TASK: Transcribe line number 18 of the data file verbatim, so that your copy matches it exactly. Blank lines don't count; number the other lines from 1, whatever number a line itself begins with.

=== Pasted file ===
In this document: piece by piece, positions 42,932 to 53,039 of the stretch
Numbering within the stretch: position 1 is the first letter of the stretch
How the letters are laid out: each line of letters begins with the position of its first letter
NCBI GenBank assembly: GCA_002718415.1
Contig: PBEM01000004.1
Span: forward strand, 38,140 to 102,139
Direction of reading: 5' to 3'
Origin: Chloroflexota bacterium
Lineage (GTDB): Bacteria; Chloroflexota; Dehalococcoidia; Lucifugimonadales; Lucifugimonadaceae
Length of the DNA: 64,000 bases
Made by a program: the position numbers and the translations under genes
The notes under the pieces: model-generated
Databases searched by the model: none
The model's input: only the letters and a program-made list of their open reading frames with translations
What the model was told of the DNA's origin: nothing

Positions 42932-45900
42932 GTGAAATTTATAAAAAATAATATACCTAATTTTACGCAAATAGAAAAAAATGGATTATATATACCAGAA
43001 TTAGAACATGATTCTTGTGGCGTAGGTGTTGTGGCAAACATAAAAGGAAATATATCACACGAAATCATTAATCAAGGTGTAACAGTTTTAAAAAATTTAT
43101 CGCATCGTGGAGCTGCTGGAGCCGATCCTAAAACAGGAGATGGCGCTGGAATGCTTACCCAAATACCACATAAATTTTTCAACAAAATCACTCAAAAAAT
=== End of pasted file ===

43001 TTAGAACATGATTCTTGTGGCGTAGGTGTTGTGGCAAACATAAAAGGAAATATATCACACGAAATCATTAATCAAGGTGTAACAGTTTTAAAAAATTTAT